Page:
Just because you know some music theory doesn't mean you have to use it for everything you do. You can still sit down and play creatively without thinking about what you are doing. But armed with a bit of theory knowledge, you can now more easily expand upon that cool riff and turn it into an entire song. I often use this approach in my own song writing. I will sit down and mindlessly start cranking out riffs and lead lines until I find something that sounds cool. Then I will take the time to analyze what is going on musically: the key, the chords, the scales, etc. Once I have a general idea of what is going on, I can then use that knowledge to quickly expand upon the idea and come up with a vast quantity of usable material in half the time.
Another huge advantage to learning theory that should be obvious to all of you lead guitarists out there, is knowing how to intelligently construct a guitar solo. Sure, you can learn a few scale patterns and try to move them around the neck until you think you found what key the song is in, but that is very time consuming and often leads to dull and boring guitar solos. Not to mention you'd be completely lost and unprepared if the song changes key or uses a secondary chord function. Knowing theory allows you to thoroughly analyze what is going on with the chord progression you are soloing over and make deliberate and intelligent choices that will completely dictate the emotion of the song during your solo.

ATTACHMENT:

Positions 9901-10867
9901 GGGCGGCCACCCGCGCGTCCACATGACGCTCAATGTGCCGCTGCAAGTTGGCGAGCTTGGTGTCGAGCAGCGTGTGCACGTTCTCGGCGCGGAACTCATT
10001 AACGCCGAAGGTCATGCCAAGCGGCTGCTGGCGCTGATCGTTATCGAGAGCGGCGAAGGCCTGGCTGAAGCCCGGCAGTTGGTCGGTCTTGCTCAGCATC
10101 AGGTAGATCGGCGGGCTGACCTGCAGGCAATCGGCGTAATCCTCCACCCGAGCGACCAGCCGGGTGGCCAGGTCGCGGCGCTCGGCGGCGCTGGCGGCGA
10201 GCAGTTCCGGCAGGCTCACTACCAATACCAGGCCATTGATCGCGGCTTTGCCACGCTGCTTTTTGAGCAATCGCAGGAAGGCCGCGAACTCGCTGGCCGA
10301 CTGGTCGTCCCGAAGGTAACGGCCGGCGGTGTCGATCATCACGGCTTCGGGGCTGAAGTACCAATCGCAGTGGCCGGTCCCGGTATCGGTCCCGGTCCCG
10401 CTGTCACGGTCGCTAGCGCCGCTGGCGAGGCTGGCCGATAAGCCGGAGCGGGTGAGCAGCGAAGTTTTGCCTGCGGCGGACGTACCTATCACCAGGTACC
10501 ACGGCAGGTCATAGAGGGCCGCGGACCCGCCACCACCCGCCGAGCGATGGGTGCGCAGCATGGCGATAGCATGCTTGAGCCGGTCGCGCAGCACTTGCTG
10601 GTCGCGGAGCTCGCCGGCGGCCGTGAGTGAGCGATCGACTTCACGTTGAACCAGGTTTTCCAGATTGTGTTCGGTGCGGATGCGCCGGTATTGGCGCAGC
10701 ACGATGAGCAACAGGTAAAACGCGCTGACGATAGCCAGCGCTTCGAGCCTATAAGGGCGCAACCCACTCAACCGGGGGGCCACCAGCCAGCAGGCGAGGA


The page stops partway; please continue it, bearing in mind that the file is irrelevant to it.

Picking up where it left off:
But what if you are just learning guitar to have fun playing cover songs? Music theory still provides a great advantage in this situation as well. Ask any seasoned guitar player that knows a little theory and they'll all tell you the same thing; having the ability to analyze a song musically will enable you to learn songs quicker, and greatly increase the efficiency of memorizing the song. It also allows you to have a bit of creative freedom with your interpretation of the songs you choose to play.
So if you still think music theory hinders creativity, I challenge you to research some of your favorite guitar players and try to find out their take on learning music theory. I can guarantee that the vast majority of professional guitarists know at least some theory and this is how they are able to develop their unique sounds and playing styles.